REP. SCHULTZ: Well, no, no, no. Because that wasn't a serious--come on, David, that was not a serious proposal. What they proposed was, you know, reducing the number of itemized deductions in exchange for a passage, an extension of all the Bush tax cuts, which actually would've resulted in less revenue and brought the overall tax rate, top tax rate down to 28 percent. So that was not a serious proposal. We need a serious proposal that balances the revenue of the super committee generates and the cuts.
MR. GREGORY: All right. Well, there, there was new revenue, there was new revenue that was proposed, but I realize that's still a subject of debate. But let me, let me focus...
REP. SCHULTZ: That would result in less revenue overall.
MR. GREGORY: Let me--well, again, that's in dispute, according to my reporting on that. On the debt, how irresponsible is it that this president has allowed America's national debt to increase by 41 percent over his term of office?
REP. SCHULTZ: Well, President Obama inherited a, a significant, significant debt, one that President Bush handed him after receiving a record surplus from President Clinton. So, I mean, we're, we're talking about a president who inherited the results of two wars that were unpaid for, a prescription drug program unpaid for, and 2001 and 2003 tax cuts that went to the wealthiest, most fortunate Americans unpaid for, and had the most significant economic problems that the Republicans had driven us to the brink of economic collapse of any president probably since FDR. So making sure that we could make investments to get this economy to begin to turn around was incredibly important. And this president did that, and that's why we've had 20 straight months of growth in the private sector.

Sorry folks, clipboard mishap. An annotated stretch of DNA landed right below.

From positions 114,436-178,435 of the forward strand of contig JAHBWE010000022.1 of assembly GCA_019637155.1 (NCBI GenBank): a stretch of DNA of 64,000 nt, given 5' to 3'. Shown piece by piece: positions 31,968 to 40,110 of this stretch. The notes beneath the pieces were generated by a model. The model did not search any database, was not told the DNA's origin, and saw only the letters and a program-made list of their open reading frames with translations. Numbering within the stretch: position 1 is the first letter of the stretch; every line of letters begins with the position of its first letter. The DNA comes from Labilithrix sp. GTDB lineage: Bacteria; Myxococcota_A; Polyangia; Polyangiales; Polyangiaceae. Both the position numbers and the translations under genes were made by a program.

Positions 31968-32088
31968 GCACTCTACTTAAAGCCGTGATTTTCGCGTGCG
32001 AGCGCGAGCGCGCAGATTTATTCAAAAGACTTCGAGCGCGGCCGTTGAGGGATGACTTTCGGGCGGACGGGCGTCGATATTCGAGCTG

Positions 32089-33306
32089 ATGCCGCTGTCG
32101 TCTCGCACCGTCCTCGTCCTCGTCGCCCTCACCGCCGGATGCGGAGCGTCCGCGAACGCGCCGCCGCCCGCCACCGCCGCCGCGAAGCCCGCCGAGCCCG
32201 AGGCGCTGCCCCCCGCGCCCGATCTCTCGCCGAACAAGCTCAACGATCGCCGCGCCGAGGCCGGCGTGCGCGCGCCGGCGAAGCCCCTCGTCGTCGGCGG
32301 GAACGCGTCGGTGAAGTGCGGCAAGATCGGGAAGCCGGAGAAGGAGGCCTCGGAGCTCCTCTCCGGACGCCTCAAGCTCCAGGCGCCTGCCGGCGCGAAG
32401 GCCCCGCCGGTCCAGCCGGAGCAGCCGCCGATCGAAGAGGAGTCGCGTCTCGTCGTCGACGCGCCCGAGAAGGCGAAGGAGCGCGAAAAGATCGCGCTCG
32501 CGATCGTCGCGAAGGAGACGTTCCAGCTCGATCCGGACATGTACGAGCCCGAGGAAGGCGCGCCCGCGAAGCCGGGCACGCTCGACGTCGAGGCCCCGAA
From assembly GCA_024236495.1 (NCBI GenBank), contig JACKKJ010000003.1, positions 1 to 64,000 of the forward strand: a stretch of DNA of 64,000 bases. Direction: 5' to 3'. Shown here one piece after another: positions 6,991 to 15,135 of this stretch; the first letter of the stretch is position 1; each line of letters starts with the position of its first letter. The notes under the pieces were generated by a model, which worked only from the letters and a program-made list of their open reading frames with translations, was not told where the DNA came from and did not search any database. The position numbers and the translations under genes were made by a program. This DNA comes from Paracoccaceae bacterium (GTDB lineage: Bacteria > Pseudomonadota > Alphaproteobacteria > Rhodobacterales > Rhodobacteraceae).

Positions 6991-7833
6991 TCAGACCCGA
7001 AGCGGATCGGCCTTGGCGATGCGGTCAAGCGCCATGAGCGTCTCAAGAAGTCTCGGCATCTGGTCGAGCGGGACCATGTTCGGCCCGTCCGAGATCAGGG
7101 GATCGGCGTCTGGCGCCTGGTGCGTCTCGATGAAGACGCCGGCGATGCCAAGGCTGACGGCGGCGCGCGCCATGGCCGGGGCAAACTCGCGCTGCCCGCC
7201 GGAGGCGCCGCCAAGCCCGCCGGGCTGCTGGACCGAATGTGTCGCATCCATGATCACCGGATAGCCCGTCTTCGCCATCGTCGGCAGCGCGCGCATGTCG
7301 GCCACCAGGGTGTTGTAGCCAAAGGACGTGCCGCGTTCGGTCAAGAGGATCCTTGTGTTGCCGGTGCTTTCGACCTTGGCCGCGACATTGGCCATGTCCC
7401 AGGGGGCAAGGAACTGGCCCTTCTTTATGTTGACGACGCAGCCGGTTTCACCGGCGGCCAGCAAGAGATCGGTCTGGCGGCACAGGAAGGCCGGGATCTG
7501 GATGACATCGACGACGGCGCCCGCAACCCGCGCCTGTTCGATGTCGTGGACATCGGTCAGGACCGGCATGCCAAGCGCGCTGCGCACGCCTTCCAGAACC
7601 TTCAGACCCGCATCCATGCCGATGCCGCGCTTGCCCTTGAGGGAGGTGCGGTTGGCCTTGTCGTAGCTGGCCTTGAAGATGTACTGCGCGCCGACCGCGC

MR. GREGORY: Well...
REP. SCHULTZ: And he stopped the decline.
MR. GREGORY: But let me...
REP. SCHULTZ: That was, that was critical, and began to turn things around.
MR. GREGORY: Well, but he certainly didn't stop the decline when it came to the debt if the debt has gone up. And this was candidate Obama in July of 2008. Watch.
(Videotape, July 3, 2008)
PRES. BARACK OBAMA: The problem is, is that the way Bush has done it over the last eight years is to take out a credit card from the bank of China in the name of our children, driving up our national debt from $5 trillion for the first 42 presidents, number 43 added $4 trillion by his lonesome. That's irresponsible. It's unpatriotic.
MR. GREGORY: That's his rhetoric. Should it not be turned on him now?
REP. SCHULTZ: No. What should be turned--well, what we should be turning on is that Mitt Romney, for example, who purports to be the alternative to President Obama, would've allowed Detroit to go bankrupt, would've allowed more than a million jobs in the pipeline to just, just evaporate. We wouldn't have had an American automobile industry. He's also said that housing is something that we shouldn't address. We should just let investors come in and buy up all the properties and leave people who are struggling to remain in their homes out in the cold.
I mean, so in the alternatives, in the field of Republican candidates, they continue to focus on making sure that millionaires and billionaires continue to have it good. And President Obama has focused on trying to make sure that the middle class gets 17 different tax cuts for small business owners. Ninety-five percent of Americans got a tax break at the outset of President Obama's administration. We are focused under his leadership on getting things turned around, and we've made 20 straight months of progress. So while, yes, we have increased our debt, we have done so in a way that has made sure that the economy can start to turn around. So we've made progress, and we've moved forward. We would make even more if the Republicans just stopped rooting for the economy to fail and join us in trying to focus on all of America's jobs, not just on the one job they care about, which is Barack Obama's.
MR. GREGORY: We're going to leave it there. The debate will continue. Congresswoman, thank you.
REP. SCHULTZ: Thank you.